Dr Damian Thompson, now of the Catholic Herald and Spectator, formerly the host to many of the original commentators here when he ran the Daily Telegraph blogs pages (and jolly good they were, even if some oaf from Ceylon banned me), has written that rarest of things, a real ‘must-read’ article. It can be found in The Spectator, entitled The End of British Christianity. BY 2067 the ‘last native born Christian’ will have perished. He, rightly (as befits someone with a doctorate in social sciences) hedges his argument around with caveats, but the central thrust is clear and stark – and the figures he presents depressing and compelling (do read it, it’s good). It amounts to a massive failure of ‘mission’, not least by the Established Church, but there’s no church that has cause for congratulation; if the number of Catholics has not declined by the same as the number of Anglicans, that’s because there are no Polish Anglican immigrants.
The causes are various, and I’m not sure what I’d give priority to, not least since everyone will have their favourite scapegoat, ranging from Vatican II to changing the Prayer Book; it is also hard to pin down what ‘secularisation’ is – though we know it when we see it. Dr Thompson hits a nail very hard on the head when he writes about the way secularisation within the Churches is as important as any assault from without. I’ve lost count of the number of clergymen to whom I’ve spoken who were good fellows, but whose sense of the other-worldly nature of Christianity was nugatory. That was why they thought in terms of adapting the faith to their times, instead of adapting the times to the faith ‘once received’. Seeking to make Christianity more ‘relevant’, they forget to ask ‘relevant to what’? A people with no sense of sin will have no need of forgiveness.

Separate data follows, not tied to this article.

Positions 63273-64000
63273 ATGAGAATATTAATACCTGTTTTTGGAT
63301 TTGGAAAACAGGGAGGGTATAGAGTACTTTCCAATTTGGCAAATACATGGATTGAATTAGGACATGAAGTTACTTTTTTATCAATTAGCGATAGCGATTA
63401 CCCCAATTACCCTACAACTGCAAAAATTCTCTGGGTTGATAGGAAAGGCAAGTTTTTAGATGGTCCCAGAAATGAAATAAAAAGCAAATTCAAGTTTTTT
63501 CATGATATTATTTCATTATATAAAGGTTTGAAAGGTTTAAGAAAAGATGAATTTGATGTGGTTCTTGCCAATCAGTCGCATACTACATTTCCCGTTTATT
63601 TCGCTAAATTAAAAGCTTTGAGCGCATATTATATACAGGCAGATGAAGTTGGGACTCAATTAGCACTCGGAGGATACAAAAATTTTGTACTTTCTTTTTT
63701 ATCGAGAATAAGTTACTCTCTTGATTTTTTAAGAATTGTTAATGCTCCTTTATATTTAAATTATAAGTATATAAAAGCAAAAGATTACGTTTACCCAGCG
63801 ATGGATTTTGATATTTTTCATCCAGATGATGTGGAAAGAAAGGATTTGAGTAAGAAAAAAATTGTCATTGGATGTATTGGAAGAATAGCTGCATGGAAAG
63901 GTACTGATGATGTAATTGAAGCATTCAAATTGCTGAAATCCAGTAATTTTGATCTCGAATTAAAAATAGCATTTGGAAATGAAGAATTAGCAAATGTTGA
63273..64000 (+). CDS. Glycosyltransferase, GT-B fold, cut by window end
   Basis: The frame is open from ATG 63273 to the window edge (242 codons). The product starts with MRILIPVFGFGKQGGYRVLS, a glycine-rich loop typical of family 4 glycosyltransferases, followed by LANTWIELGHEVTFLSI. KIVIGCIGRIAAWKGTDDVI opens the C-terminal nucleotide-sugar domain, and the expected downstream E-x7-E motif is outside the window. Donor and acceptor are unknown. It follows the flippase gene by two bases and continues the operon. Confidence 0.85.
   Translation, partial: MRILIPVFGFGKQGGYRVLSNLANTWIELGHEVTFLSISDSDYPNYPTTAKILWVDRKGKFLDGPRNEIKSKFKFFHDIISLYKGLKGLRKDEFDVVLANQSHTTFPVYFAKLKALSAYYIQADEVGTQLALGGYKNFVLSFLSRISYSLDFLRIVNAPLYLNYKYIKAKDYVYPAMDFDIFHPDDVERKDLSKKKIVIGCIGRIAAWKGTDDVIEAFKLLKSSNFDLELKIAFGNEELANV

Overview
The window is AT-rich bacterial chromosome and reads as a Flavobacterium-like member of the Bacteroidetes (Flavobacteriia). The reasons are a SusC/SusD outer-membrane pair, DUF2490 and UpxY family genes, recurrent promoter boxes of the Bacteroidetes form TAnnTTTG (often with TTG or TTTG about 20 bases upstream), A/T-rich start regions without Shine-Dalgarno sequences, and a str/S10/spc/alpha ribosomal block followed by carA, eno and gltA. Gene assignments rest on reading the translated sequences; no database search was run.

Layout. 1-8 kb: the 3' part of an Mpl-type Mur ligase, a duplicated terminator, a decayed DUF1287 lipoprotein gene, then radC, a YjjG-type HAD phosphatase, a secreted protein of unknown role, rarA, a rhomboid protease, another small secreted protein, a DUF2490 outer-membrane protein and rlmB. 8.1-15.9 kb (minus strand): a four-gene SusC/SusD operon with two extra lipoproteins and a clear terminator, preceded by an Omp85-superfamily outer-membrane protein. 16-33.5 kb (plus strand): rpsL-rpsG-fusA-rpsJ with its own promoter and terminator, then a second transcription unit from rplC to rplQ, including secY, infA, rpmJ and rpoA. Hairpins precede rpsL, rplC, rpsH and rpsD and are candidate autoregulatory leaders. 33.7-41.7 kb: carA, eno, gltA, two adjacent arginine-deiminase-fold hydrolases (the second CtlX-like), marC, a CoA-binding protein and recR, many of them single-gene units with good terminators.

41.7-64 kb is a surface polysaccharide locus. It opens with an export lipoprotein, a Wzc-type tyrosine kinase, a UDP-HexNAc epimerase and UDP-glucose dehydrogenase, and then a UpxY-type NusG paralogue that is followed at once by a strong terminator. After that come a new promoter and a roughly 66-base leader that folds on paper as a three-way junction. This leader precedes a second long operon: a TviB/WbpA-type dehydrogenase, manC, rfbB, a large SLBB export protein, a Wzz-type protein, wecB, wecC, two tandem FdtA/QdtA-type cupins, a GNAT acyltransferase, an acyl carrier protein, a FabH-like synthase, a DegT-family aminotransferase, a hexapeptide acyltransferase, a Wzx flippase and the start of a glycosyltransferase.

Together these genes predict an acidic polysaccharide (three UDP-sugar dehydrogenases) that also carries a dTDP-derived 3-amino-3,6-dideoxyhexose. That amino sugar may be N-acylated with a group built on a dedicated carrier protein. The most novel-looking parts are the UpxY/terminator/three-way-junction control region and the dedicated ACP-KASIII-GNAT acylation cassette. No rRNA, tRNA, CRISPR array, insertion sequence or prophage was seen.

Our society had preferred to medicalise unease, as well as disease. ‘Guilt’ is felt to be a bad thing for which you can have counselling when, in fact, it’s a good thing as it’s your conscience working, doing what it is there for – warning you you’re on the wrong path. Pop a pill, see a shrink, medicalise it and treat the symptoms rather than the causes of your unease.
Then there’s education, to which Dr T refers in his article. I’d echo what he says when he advises those protesting about faith schools to go into one and see what really happens. In terms of passing on the Christian faith, the answer is usually nothing much. Most children learn as much about other faiths, none of which shaped the country in which they live, as they do about Christianity, which did. But since we’ve reached a stage where younger generations of teachers and parents know nothing about Christianity either, there’s little chance of reversing the situation; the language of religion is a foreign tongue.
But does there come a point at which those who believe in God are, as it were, the ‘hard core’ – those who believe because they have faith, and who are passing on the faith, and will continue to pass it on? It’s not as though any professed believer now is one for social reasons. When I was a lad it was more or less compulsory to go to church, so no one had any idea of who really believed in God – the pews were full, but what that meant in terms of belief, who could tell? Now we can. He emphasises he’s talking about Europe and North America, and it may yet be that Africa, which was brought to the Gospel by Europeans, will end by bringing Europe back to it. Dr Thompson offers us naught for our comfort – and I’m not sure we deserve anything for it, either.